Senator Santiago’s way to solve a problem like Purisima
Never at a loss for words, Sen. Miriam Defensor-Santiago has a suggestion on what Malacañang should do with Philippine National Police Director General Alan Purisima—kick him upstairs so he would leave the PNP.
In a speech on Friday, the feisty senator asked President Benigno Aquino III to appoint Purisima to a post in the National Police Commission or the interior or defense department since he has refused to leave his position as PNP chief.
“That’s the best way, under the circumstances, to get rid of a suspicious character,” she told members of Philippine Association of Real Estate Boards Inc. in Alabang, Muntinlupa City.
Quoting from a book by a US law professor, Santiago said that when a person accepts another office incompatible to his first office, he vacates the first office and his title is terminated.
“In other words, President Aquino, please kick Purisima upstairs so that he will leave the PNP alone,” she said.
In Bali, Indonesia, where President Aquino is visiting, it was a different story for Purisima, who even got praises from the President.
Talking with reporters, Mr. Aquino defended Purisima and said those hurling charges should present concrete changes.
Referring to allegations that Purisima and other police officials had been involved in an anomalous courier service contract, Mr. Aquino said: “What is the direct participation of General Purisima in getting the courier service contract?”
He said the head of an agency should not be punished simply because an anomalous deal had occurred in the agency.
“If he is the head of an organization with 140,000 people, should he be responsible for each and every one of their actions?” Mr. Aquino asked.
“Perhaps if you knew of something wrong and tolerated it then there is an issue,” he said.
‘Nothing to hide’
Coalition of Filipino Consumers has filed charges of plunder against Purisima for his alleged “hidden mansion” in Nueva Ecija and his “White House,” or official residence in Camp Crame.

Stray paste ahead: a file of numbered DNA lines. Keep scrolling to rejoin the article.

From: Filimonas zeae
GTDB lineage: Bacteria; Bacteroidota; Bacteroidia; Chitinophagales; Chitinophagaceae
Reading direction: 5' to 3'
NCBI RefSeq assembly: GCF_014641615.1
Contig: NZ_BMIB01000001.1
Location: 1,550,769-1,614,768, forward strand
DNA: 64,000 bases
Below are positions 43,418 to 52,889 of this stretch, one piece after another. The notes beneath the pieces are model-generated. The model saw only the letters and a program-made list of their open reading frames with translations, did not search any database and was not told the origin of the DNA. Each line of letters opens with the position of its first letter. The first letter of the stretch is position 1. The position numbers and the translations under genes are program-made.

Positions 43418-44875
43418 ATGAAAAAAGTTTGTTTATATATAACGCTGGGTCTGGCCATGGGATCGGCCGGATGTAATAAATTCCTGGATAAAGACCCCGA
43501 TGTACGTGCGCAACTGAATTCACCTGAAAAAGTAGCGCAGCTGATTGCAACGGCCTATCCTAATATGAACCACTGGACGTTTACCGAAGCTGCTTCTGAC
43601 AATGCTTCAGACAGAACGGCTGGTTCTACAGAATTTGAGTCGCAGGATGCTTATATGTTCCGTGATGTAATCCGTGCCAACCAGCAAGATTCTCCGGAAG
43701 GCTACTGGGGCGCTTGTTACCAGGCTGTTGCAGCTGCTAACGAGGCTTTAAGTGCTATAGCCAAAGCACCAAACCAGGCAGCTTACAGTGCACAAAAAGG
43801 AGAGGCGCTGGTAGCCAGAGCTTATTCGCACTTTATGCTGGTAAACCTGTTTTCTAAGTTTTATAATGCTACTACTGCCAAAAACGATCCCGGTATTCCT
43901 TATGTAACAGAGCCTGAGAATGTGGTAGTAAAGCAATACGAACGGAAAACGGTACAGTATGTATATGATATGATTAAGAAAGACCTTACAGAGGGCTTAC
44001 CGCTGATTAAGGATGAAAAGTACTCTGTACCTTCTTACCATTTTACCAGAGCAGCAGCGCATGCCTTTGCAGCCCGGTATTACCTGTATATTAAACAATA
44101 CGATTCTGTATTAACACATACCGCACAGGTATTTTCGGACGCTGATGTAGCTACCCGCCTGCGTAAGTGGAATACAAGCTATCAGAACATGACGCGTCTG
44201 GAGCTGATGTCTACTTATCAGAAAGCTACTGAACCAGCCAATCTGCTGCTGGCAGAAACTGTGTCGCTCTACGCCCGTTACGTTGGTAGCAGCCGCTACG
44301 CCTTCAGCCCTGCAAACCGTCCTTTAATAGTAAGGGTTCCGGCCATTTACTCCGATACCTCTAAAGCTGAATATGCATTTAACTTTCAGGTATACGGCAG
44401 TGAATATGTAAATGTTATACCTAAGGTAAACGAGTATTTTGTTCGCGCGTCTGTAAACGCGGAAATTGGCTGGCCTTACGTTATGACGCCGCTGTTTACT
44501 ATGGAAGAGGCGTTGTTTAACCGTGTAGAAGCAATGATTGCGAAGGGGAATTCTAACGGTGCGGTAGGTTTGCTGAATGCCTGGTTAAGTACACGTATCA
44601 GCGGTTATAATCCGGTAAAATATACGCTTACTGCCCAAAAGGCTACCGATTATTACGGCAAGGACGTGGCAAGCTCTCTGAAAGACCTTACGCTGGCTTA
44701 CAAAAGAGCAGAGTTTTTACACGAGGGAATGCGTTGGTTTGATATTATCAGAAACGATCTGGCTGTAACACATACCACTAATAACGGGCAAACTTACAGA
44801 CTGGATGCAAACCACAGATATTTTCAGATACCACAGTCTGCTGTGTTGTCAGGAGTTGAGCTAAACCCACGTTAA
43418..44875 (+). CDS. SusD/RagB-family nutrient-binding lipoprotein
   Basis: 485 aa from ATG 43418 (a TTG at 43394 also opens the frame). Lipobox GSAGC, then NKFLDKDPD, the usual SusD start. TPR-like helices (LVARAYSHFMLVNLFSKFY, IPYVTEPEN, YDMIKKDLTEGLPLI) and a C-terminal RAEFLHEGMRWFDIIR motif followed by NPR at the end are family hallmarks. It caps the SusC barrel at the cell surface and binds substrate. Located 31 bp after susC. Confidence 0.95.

A complaint has also been filed against Purisima for his supposedly anomalous P100-million contract with a courier service firm for the delivery of firearms licenses.
Santiago enumerated alleged anomalies linked to Purisima, including his acceptance of an P11-million donation for the construction of the White House.
“That is called being caught red-handed. He does not deny it. He admitted that he had it fixed and then accepted money to recoup the expenses. That is a direct admission and confession of the crime of bribery. He’s too bold. If only he has no gun…,” Santiago said to chuckles from her audience.
Santiago also recalled Purisima’s admission of buying a P3-million sport utility vehicle (SUV) with a huge discount of P1.5 million.
“Where did he buy that? I want to buy my own,” she said.
Purisima also came under fire for engaging in a trucking business and poultry farm, and for using a bulletproof SUV not registered under his name.
“Suddenly, police and other government officials are interested in farming. Almost all of our public officials have big farms,” Santiago said.
Purisima also came in the spotlight over his property in Nueva Ecija that boasts of a two-story house, a swimming pool, a guesthouse and a gazebo.
“He’s in an agricultural area and yet his premises are a landscape. Pity the plants, he’s disciplining them,” she said.
Santiago found flimsy Purisima’s claim that his enemies were exaggerating his wealth.
“Exaggerated or not, the question is: Where did he source all that wealth? Why, did he graduate summa cum laude from UP (University of the Philippines)?” she said, drawing applause.
“I have to be impressed with the defense made by Mr. Purisima. I have never before met someone who seems to have such a small mind inside such a big head,” she added.
Santiago said she observed Purisima’s demeanor when he testified at the Senate two weeks ago.
“Judging from his demeanor, I have to wonder whether a respondent works that hard to be a jerk or whether it just comes naturally,” Santiago said.
‘He’s not perfect’
“People say he is the perfect jerk. I tell them he is not perfect but he is doing all right,” she added, to chuckles.
Reacting to Santiago’s remarks, PNP spokesperson Senior Supt. Wilben Mayor said: “All of us have our own opinion and are entitled to it since we are in a democracy.”
Mayor told reporters that the PNP would continue working as usual.
“We treat this criticism in a constructive way, as a challenge to improve the police service.” Mayor said. With a report from Julie M. Aurelio
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